Seventy-three years ago, another small plane took off from this airfield, turned sharply over the distant trees, flew low and full-throttle over the runway and went into a steep climb that eventually cut out the engine and sent the new Fairchild twisting toward this spot -- instantly killing Canada's most-decorated war hero.
Will BARKER, 35, of Dauphin, Manitoba
Perhaps you've heard of him. Likely not. He is, in some ways, the test case for Lest We Forget.
Lieutenant-Colonel William George BARKER won the Victoria Cross for what many believe was the greatest dogfight of the First World War.
He was alone in his Sopwith Snipe over Bois de Marmal, France, on October 27, 1918, when he was attacked, official reports say, by 60 enemy aircraft -- Mr. BARKER, who rarely talked of his war experience, always said 15 -- and he shot down three before passing out from devastating wounds to both legs and his arm, only to come to again in mid-air, turn on the fighter intending to put an end to him and bring down a fourth before he himself crash-landed in full view of astonished British troops, who were even more amazed when they got to the plane and found him still alive, if barely.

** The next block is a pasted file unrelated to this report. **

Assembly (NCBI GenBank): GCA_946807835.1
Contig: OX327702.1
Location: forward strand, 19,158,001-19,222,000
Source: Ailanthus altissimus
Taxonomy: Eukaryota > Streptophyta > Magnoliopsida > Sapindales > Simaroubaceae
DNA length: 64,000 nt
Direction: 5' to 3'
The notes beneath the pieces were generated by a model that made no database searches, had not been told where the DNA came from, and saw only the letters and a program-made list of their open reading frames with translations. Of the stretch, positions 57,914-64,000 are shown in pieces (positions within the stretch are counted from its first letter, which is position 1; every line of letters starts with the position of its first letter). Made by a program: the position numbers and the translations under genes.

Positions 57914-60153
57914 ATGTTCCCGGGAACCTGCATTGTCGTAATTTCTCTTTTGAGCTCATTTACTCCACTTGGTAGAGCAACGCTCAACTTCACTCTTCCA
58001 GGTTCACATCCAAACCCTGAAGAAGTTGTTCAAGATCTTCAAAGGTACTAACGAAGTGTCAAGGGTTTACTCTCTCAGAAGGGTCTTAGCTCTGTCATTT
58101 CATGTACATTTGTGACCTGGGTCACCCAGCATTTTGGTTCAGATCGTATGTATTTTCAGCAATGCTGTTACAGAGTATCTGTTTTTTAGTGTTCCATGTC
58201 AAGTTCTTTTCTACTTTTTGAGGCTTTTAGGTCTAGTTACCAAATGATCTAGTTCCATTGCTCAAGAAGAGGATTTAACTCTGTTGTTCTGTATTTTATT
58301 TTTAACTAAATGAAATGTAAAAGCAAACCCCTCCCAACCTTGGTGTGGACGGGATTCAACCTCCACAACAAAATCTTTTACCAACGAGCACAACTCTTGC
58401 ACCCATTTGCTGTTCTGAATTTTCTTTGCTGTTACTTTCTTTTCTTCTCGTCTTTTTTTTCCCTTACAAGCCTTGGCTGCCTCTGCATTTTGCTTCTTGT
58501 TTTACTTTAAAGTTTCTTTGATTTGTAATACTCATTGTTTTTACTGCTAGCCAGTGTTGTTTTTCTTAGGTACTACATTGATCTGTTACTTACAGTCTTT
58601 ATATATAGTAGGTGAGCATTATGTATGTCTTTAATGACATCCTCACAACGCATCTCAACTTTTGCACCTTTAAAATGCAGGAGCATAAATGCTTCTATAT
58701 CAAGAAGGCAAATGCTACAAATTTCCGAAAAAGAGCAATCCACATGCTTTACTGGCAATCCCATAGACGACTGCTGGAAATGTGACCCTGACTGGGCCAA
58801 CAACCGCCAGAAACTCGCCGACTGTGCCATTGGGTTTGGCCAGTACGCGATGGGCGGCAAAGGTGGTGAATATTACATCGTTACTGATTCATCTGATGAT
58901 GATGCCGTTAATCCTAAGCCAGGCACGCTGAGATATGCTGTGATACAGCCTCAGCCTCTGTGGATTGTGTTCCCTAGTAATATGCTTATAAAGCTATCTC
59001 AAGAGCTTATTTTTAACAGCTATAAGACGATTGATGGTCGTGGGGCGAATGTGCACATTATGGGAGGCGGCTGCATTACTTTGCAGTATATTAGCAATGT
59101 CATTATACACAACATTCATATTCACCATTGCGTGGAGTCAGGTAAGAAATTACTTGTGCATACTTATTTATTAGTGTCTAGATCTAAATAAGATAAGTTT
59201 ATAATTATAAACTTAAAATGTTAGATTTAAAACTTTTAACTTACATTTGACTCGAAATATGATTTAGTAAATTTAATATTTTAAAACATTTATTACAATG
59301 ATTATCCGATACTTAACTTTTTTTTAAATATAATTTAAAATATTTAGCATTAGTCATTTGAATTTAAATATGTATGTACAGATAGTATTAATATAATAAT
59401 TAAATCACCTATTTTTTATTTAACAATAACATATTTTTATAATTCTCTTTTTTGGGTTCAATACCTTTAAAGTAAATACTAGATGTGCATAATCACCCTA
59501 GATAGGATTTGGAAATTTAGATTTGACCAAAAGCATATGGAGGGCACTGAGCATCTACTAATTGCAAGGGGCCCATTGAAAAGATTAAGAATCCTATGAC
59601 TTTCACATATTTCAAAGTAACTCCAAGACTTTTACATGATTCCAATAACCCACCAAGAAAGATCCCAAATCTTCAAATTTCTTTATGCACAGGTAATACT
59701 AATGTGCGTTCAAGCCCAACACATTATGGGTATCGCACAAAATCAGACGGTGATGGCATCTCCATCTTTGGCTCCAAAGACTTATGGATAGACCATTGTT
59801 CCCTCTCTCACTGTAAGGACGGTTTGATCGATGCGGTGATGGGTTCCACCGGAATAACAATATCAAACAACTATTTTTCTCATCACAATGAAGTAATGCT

The four that one day took Mr. BARKER's list to 50 downed aircraft. He returned to Canada as Lt.-Col. William George BARKER, V.C., D.S.O. and enough other medals to lay claim to being Canada's most honoured combatant -- if he'd ever cared to do so. As British Air Chief Marshal Sir Philip JOUBERT wrote, "Of all the flyers of the two World Wars, none was greater than BARKER."
He came home and went into the aviation business with another Canadian Victoria Cross winner, Billy BISHOP. He married Mr. BISHOP's wealthy cousin, Jean SMITH, and had a miserable next dozen years. The business failed, the marriage teetered, he suffered depression and terrible pain from his injuries, and the previous non-drinker soon became a drinker.
It seemed life was taking a turn for the better in January of 1930 when Fairchild hired him to help sell planes to the Canadian government. A test pilot had been sent to show off the plane at Rockcliffe, but the veteran fighter unfortunately insisted on taking it up himself for a run.
Some say he committed suicide here; some say he was showing off for an 18-year-old daughter of another Rockcliffe pilot; his biographer believes he was just being too aggressive with a new, unknown machine and "screwed up."
They held the funeral in Toronto, with a cortege two miles long, 2,000 uniformed men, honour guards from four countries and 50,000 people lining the streets. As they carried the coffin into Mount Pleasant Cemetery, six biplanes swooped down, sprinkling rose petals over the crowd.
"His name," Sir Arthur CURRIE announced, "will live forever in the annals of the country which he served so nobly."